-160 -180 -200 Power (dB) -220 -240 -260 -280 -300 35 35.5 36 36.5 37 Frequency (kHz) 37.5 38 38.5 39 template for one bit template for zero bit spectrum of one bit specturm of zero bit

Figure 24: Acoustic frequency spectra of the second modular exponentiation, when attacking a 0-valued bit and a 1-valued bit of q , both in the most signiﬁcant limb. The corresponding templates T 0 and T 1 are also shown. Notice that the frequency of the peak at 35.2 kHz in the template for zero bits (green) does not match the frequency of the peak at 35.6 kHz in the signal for the zero bit (purple). Similar mismatch (albeit harder to spot) exists between the peak at 38 kHz in the template for one bit (red) and the signal for one bit (blue). Thus, we need to align the template and signal spectra.

frequency response (especially since we push our microphones well beyond their ﬂat-response range), and independent of signal-independent noise. Thus, for every frequency bin i in T 0 , T 1 and s, we normalize the power of this bin by subtracting the signal-independent noise min(Ti0 , Ti1 ). 5th stage: computing the distance. We compute the distance d0 between s and T 0 , and likewise the distance d1 between s and T 1 . We would like it to be the case that low values of db mean a good match between s and T b . Later we shall classify the s as corresponding to zero bit in case that d0 < d1 and corresponding to one bit otherwise. In our case, for each template T b and for each frequency bin i in T b we compute the diﬀerence between s and T b in the i-th bin as (|Tib − si |)3 and then obtain db by summing all the diﬀerences. Unfortunately, as showed in Section 8.2 the signal peaks corresponding to the leakage sometimes move on the frequency axis. Thus, we cannot simply compute db and must allow for some “shift” of the peaks in s relative to the peaks in T b . We then take db to be the smallest obtained across all allowed shifts. Concretely, let δ be some shift parameter (for GnuPG 1.4.14 we use the equivalent of 400 Hz in FFT bins), and let m be the number of bins in s we compute d0 and d1 by

m−δ/2 m−δ/2

d0 =

−δ/2≤i≤δ/2

min

Tj0+i − sj

j =δ/2

3

and d1 =

−δ/2≤i≤δ/2

min

Tj1+i − sj

j =δ/2

3

.

6th stage: classiﬁcation. In case that s is suﬃciently close to T 0 and suﬃciently far from T 1 (meaning that d0 is suﬃciently small and d1 is suﬃciently large) we classify s as corresponding to a zero bit. Otherwise, in case that s is suﬃciently close to T 1 and suﬃciently far from T 0 (meaning that d1 is suﬃciently small and d0 is suﬃciently large) we classify s as corresponding to a one bit. Otherwise, we repeat the above stages (each time asking for a new decryption of the same ciphertext) until a suitable classiﬁcation can be achieved. 7th stage: template update. Finally, new templates are generated. For b = 0 and b = 1, the new template T b is computed by taking the most recent 20 spectra acquired for bits classiﬁed as b (including both the current bit and recent ones), and computing the median value of each frequency bin. These templates will be used for attacking the next bit of q .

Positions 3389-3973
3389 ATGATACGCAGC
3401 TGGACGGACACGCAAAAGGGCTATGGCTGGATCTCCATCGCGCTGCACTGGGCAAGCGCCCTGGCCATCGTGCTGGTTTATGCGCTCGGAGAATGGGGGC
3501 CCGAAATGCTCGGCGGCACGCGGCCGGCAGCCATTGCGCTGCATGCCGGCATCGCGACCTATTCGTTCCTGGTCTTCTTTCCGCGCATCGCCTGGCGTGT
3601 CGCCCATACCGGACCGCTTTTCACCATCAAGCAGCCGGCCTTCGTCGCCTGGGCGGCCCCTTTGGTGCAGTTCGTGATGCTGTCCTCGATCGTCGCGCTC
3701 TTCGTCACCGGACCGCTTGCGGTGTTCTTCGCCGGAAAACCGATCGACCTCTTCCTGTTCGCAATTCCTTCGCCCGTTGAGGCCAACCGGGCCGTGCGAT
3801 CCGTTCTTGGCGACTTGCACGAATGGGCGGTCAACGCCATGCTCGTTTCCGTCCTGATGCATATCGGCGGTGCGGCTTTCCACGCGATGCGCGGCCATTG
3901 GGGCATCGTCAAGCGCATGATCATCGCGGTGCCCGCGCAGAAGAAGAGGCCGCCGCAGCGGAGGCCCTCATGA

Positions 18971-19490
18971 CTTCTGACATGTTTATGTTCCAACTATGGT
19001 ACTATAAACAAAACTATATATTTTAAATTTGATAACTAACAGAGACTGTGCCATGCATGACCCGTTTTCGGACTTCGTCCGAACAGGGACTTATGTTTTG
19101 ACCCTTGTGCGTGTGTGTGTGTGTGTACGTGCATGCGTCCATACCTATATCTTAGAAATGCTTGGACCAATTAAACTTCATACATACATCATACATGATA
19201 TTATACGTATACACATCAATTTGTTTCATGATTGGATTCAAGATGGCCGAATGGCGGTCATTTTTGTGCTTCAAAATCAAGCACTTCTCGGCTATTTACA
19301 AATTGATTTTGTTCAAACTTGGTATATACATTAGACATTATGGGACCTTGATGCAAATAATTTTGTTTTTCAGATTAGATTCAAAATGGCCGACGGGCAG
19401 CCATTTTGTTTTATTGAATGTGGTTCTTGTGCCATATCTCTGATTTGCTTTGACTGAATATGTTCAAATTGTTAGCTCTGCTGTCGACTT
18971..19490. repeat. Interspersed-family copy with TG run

41

8.5

Error detection and correction

In order to extract the qi using our attack, we rely on knowing bits q2048 , · · · , qi+1 (in order to craft the guess g i,1 and g i,0 ). In this section, we examine the implications of misclassifying a zero bit as one and vice versa. Recall that the reduction of c modulo q in the modular exponentiation routine (Algorithm 1) is equivalent to computing c − n if c < q and computing c ← c − q − n otherwise. Two types of mistakes are possible. Misclassifying a one bit as a zero. If by mistake some bit qj = 1 is misclassiﬁed as zero, this means that successive values of both g i,1 and g i,0 for all i < j will be always smaller then q . Thus, it will be always the case that the value of c after a reduction modulo q will be a 64 limb number whose ﬁrst j − 1 bits are the same as q , its j -th bit is zero and the rest of its bits are ones. Notice that this value of c will have the same side channel leakage as if qi = 1. Thus, our attack will always report subsequent bits of q as one regardless their actual value. Luckily, while this prevents any chance of continuing the attack, this situation is easily detectable since q is a random prime that is unlikely to contain long sequences of bits that are one. Thus, when such a sequence (of say 20 bits) is detected, it probably means that a mistake happened somewhere beforehand. Once this mistake is detected, the attacker can just backtrack some number of bits (say 50 bits) and try again (discarding the current templates and using the previous ones). Misclassifying a zero bit as a one. If by mistake some bit qj = 0 is misclassiﬁed as one, this means that successive values of both g i,1 and g i,0 for all i < j will be always larger than q . Recall that a reduction of c modulo q in this case is equivalent to computing c ← c − q − n. Thus, it will be always the case that c after a reduction modulo q consists of 64 − j/32 random-looking limbs. Notice that this value of c will have the same side channel leakage as if qi = 0. Thus, our attack will always report subsequent bits of q as one regardless their actual value. This situation is again easily detected by the attacker, allowing him to backtrack and retry (discarding the current templates and using the previous ones).